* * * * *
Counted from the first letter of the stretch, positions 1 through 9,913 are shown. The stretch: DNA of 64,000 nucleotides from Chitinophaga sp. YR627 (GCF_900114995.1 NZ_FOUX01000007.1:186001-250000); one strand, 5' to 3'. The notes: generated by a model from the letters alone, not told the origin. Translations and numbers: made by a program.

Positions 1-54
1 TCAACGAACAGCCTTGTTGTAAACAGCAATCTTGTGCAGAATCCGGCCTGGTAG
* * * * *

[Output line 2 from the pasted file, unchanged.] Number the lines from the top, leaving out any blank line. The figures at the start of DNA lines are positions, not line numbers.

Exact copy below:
Positions 1-54